Choosing voltage regulators to handle reverse power flow

January 23, 2017

Simply put, reverse power flow occurs when the normal current direction in a distribution system reverses and flows the other way. Usually this happens when a need arises to feed a line from another substation from the opposite end of the system. Reasons may be to perform maintenance, handle seasonal load shifts, or because of an emergency. It generally applies to voltage regulators when they are installed as line regulators, located in the middle of the system and not in a substation.

Because reversing power flow is usually a planned action, it presents little hazard. “The main issues that must be addressed when running RPF are having proper voltage settings to account for the change in load center distances and the ability of the regulator to detect the new load side voltage,” said Andrew Gruber, Solomon Corporation’s Decatur Plant Regulator and OCR Shop Supervisor. For example, a bank of regulators at the end of a 10-mile run may regulate a load center (town, business, etc.) directly after their placement in normal conditions. In RPF, their new load center would be 10 miles away and that difference must be accommodated.

The difference between regulator designs

The majority of voltage regulators come in two different designs: Straight (Type A) or Inverted (Type B). The major difference is the location of the exciting (shunt) winding.

Straight design regulators have their exciting windings located between the Source and the Source-Load connections. This winding can be thought of as the primary winding of the regulator in the same way that a transformer has a primary. The tapped series winding of the regulator is connected to the exciting winding in an autotransformer configuration and is the winding that sees the outgoing transformed voltage.

Straight design regulators have a separately wound Potential Transformer (PT) connected across the Load and Source-Load leads to be able to sense outgoing voltage. Certain models also provided a core wound source side PT that can supply motor voltage and meter incoming voltage.

Inverted design regulators have their exciting windings located between the Load and the Source-Load connections. Because the exciting winding will reflect the outgoing voltage, there isn’t a need to separately wind a PT for this design. The load side PT is wound in the main core and uses the exciting winding as its primary. Some regulator manufacturers give the option to install a separately wound PT on inverted design regulators for source side sensing purposes.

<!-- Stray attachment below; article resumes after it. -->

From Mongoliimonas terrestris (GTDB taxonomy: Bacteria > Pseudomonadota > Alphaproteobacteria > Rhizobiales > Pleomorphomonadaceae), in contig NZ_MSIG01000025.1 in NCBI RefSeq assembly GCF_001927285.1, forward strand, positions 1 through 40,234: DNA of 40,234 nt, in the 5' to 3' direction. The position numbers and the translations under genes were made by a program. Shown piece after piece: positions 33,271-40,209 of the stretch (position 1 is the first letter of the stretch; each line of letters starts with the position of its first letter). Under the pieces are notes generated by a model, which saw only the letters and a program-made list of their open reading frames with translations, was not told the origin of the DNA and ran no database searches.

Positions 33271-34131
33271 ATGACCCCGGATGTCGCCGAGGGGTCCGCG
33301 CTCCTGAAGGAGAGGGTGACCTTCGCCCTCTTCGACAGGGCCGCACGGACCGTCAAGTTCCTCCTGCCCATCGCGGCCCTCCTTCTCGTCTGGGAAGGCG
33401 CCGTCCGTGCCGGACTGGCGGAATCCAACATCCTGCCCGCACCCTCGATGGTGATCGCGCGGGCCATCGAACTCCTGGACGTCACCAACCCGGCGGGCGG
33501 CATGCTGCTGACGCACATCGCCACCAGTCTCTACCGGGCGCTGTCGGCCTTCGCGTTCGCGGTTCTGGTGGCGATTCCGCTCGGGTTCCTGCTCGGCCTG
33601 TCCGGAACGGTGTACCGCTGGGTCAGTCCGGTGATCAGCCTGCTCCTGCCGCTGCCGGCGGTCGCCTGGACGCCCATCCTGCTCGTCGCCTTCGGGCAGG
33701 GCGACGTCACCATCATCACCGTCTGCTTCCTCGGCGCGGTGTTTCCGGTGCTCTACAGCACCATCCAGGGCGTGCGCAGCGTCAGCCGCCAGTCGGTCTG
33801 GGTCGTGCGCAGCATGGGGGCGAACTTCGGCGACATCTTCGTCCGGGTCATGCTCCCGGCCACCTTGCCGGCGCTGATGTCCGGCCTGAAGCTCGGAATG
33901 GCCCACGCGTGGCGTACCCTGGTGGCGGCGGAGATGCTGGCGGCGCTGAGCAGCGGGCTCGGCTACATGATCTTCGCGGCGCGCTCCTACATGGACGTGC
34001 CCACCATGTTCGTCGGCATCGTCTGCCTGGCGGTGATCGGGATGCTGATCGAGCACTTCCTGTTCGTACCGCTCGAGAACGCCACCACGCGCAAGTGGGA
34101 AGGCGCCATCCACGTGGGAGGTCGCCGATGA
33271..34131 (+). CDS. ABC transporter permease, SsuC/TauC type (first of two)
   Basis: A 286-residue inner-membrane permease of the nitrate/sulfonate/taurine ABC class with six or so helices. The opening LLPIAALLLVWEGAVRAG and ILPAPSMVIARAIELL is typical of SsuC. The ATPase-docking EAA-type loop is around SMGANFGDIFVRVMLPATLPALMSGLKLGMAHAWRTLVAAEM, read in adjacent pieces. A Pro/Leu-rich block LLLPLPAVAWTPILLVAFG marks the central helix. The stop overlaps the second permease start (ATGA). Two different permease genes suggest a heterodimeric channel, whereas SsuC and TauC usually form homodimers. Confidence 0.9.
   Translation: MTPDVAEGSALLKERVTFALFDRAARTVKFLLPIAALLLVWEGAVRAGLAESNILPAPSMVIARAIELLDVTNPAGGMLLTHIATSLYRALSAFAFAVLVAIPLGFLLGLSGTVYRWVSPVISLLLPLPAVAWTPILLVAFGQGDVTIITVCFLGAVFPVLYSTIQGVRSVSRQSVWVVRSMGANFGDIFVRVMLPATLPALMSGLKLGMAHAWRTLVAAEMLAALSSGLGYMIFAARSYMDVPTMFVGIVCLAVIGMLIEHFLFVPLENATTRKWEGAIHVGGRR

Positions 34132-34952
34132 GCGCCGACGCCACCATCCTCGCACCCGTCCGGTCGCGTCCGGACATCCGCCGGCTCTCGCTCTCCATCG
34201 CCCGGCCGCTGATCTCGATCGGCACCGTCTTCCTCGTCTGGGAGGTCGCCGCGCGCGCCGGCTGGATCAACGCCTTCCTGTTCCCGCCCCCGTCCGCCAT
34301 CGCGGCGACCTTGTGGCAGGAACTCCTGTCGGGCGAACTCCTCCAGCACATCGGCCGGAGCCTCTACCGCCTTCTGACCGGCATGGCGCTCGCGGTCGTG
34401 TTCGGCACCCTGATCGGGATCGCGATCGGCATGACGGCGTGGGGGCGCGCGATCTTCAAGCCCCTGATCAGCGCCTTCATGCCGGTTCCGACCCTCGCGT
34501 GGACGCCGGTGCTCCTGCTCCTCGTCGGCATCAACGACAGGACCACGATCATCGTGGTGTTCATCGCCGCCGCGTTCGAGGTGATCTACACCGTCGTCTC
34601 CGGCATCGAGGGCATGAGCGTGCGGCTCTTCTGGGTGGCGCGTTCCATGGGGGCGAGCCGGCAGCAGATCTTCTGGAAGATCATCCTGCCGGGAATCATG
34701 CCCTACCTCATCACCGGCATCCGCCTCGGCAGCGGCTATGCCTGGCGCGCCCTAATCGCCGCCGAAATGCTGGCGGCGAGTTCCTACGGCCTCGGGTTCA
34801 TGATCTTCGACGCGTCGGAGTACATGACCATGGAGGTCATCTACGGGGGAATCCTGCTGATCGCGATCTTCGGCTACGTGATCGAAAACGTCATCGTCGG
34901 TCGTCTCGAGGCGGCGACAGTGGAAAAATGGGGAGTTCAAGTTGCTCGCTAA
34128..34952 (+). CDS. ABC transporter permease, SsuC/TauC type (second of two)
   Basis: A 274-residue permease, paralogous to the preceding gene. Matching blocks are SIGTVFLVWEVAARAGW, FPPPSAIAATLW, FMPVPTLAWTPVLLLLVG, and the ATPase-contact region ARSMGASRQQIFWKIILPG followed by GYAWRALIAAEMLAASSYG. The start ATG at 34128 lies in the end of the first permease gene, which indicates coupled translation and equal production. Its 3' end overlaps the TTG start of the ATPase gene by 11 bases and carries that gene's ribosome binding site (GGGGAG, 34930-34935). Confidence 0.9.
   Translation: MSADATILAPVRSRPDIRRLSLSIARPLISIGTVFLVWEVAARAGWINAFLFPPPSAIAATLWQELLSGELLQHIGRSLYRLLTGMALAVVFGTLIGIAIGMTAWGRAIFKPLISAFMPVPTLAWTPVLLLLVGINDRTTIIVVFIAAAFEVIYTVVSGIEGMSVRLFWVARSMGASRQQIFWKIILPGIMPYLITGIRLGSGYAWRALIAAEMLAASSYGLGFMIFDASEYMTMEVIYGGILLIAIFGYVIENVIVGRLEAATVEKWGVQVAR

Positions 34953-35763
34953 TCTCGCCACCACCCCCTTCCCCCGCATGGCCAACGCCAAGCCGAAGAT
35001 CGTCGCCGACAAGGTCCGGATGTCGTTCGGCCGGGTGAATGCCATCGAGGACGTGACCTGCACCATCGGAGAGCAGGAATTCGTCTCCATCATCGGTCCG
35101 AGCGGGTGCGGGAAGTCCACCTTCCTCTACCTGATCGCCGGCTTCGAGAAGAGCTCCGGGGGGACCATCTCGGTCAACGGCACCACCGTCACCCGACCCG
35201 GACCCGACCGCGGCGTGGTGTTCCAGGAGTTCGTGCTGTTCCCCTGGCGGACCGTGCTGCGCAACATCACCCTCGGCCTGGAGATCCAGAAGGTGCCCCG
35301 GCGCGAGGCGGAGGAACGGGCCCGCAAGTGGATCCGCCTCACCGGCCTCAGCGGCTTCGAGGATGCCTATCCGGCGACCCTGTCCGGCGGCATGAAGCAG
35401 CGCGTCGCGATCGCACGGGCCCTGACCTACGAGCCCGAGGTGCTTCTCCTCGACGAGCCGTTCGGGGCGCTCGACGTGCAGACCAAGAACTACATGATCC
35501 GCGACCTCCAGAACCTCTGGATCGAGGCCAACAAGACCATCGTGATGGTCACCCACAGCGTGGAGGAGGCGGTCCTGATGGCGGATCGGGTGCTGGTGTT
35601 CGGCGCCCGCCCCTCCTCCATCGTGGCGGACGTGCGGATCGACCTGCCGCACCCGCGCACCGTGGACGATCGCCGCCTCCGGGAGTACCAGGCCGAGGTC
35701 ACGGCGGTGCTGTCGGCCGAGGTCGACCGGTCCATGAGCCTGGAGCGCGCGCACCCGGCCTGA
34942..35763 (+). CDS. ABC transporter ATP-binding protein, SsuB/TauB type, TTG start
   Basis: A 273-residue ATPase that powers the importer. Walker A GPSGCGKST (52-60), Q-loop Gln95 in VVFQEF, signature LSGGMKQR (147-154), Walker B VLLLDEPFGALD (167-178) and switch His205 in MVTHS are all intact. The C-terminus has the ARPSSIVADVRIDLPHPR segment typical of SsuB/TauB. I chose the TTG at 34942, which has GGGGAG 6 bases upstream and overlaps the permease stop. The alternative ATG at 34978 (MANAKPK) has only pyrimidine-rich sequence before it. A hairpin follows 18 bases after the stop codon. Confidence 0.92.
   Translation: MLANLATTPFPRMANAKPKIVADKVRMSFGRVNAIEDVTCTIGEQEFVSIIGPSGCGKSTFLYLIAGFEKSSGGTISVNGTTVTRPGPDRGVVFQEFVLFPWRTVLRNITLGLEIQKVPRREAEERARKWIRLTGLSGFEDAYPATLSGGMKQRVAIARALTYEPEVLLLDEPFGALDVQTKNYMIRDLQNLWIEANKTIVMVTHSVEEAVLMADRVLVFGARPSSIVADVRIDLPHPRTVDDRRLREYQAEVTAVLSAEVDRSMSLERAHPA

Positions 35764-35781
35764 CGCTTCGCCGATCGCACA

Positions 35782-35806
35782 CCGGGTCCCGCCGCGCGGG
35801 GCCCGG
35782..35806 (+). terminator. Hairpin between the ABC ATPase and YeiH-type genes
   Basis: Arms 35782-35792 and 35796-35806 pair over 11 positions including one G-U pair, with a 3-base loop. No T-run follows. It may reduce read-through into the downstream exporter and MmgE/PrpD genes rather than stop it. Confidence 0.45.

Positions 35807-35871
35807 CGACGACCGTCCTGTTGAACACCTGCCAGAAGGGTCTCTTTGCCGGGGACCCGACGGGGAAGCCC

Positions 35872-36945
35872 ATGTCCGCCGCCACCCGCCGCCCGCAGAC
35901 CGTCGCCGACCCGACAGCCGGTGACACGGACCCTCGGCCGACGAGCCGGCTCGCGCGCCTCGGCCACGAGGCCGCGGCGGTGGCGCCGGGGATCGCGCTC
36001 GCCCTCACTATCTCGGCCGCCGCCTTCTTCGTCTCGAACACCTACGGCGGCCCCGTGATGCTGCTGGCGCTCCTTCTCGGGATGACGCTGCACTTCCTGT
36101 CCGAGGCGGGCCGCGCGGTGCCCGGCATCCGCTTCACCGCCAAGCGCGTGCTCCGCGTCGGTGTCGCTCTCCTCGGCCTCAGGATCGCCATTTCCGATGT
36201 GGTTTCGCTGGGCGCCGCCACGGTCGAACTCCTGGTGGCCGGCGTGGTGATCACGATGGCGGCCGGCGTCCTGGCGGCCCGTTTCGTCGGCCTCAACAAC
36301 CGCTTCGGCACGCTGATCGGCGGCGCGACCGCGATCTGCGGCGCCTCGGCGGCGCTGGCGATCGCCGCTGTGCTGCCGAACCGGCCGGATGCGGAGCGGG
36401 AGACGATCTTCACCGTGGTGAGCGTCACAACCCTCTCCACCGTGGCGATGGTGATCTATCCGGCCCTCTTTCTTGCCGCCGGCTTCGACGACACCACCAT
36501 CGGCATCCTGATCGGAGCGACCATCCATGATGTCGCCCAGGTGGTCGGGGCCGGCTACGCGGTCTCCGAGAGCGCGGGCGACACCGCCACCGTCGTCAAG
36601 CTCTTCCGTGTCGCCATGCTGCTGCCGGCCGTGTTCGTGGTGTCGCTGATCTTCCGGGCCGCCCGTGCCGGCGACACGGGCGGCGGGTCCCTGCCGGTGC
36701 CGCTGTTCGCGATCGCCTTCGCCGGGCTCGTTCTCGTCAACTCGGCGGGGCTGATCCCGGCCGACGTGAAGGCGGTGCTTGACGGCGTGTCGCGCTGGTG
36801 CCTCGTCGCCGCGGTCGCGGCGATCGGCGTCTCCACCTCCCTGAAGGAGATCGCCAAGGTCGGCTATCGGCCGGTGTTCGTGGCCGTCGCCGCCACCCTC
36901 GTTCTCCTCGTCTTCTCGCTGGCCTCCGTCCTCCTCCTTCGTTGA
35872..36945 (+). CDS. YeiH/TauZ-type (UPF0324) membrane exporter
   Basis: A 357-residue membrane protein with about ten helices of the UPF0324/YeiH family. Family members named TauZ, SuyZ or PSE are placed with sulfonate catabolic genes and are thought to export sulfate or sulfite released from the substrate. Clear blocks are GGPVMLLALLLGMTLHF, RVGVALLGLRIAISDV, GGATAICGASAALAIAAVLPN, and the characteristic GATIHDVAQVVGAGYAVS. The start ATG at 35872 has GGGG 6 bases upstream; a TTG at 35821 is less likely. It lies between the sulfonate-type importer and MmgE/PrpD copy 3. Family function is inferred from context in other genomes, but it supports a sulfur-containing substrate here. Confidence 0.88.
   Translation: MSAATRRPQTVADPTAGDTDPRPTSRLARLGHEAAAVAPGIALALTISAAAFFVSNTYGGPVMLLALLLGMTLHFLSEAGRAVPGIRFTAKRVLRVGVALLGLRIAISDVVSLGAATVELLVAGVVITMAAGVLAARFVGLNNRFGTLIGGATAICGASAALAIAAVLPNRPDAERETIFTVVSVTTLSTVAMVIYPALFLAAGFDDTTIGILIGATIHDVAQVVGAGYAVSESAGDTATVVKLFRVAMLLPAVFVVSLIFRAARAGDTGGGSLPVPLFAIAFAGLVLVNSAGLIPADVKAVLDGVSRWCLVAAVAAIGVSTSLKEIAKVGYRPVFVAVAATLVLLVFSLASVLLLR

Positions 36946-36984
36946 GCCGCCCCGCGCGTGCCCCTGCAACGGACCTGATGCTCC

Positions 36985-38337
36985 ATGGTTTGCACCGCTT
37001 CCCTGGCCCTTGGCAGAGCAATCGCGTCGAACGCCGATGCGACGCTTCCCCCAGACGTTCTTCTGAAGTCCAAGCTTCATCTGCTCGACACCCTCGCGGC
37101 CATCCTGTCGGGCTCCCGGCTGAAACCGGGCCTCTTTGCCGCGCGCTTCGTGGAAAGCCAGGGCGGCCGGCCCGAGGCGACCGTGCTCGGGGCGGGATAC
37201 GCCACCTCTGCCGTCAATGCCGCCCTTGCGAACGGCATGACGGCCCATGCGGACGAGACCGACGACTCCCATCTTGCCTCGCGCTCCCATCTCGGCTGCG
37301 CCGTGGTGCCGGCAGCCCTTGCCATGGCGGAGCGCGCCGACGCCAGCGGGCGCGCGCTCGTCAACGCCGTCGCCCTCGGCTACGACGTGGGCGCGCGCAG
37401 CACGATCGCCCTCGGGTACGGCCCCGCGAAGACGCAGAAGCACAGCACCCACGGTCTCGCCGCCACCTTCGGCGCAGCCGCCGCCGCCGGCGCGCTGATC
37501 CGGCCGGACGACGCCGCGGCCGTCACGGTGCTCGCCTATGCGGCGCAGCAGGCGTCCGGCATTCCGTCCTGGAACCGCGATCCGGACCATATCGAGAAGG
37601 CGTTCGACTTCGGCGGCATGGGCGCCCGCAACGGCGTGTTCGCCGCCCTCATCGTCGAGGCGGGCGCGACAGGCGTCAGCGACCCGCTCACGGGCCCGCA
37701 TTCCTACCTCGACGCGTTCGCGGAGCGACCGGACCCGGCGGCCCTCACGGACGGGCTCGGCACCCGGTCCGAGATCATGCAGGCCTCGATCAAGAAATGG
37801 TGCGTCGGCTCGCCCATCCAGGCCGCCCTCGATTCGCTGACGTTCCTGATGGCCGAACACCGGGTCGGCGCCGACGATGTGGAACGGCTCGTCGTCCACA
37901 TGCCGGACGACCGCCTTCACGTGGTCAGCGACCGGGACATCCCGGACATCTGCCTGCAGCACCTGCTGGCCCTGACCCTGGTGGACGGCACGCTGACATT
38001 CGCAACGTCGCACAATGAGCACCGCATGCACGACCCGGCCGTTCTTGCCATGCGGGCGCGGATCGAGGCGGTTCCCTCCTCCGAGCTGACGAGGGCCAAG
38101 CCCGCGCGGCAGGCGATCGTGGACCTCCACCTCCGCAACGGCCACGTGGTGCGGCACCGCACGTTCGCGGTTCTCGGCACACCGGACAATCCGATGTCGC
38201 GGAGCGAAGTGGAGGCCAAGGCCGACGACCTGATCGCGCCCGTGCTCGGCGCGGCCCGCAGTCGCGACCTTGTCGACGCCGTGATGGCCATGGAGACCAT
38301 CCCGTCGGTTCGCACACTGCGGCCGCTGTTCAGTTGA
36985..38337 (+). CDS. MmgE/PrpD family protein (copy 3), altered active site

Clearing up some misinformation

Reverse power flow is a common issue across the majority of our customer’s systems. It is also an issue with much misinformation out there about it.

Many of our customers in the past have requested inverted regulators because they have been told only ANSI type B could run RPF. Customers have also requested regulators with two PT’s to accommodate for RPF. In the past, there were technological limitations on how to run RPF that required two PT’s. Since power flow essentially swaps the roles of the Source and Load bushings on the regulator, there has to be a way to sense the new load side voltage to properly run a regulator in reverse power flow. Straight design regulators with the internally wound source side potential already had the ability to accommodate reverse power flow. Inverted regulators needed the optional source side PT installed.

Now, both straight and inverted regulators can run RPF with the right controller installed. New microprocessor controls have eliminated the need for two potential transformers to accommodate for the voltage metering requirements during RPF. “Because both common ANSI type regulators can handle RPF needs, it helps customers to have more cost effective options in choosing their equipment for RPF,” Andrew said.

How new technology affects reverse power flow capabilities

Today, reverse power flow capabilities depend more on the control capabilities than anything else. Algorithms calculate source side voltage based upon the sensed load side voltage and the tap position of the regulator, which allows for reverse power flow capabilities on regulators that only have one PT. These algorithms are accurate and reliable. This has allowed companies to repurpose single PT regulators in areas that might see reverse power flow operation, with just an upgrade of the control panel.

Choosing the correct regulators is essential to keeping your system running safely and at peak efficiency. Solomon Corporation offers technical support and can help you choose the correct voltage regulators for your system. For more information or to request a quote, visit us at www.solomoncorp.com or call 800-234-2867.